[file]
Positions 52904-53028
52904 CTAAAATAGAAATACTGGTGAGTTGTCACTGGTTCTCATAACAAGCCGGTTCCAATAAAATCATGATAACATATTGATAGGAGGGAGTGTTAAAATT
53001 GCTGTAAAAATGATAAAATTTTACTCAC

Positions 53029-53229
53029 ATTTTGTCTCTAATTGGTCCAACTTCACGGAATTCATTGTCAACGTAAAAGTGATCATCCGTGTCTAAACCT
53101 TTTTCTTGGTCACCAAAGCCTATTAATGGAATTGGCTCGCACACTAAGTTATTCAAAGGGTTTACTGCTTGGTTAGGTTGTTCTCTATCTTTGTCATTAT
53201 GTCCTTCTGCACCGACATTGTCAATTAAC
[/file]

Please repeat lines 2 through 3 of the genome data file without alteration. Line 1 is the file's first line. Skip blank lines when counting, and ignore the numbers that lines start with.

52904 CTAAAATAGAAATACTGGTGAGTTGTCACTGGTTCTCATAACAAGCCGGTTCCAATAAAATCATGATAACATATTGATAGGAGGGAGTGTTAAAATT
53001 GCTGTAAAAATGATAAAATTTTACTCAC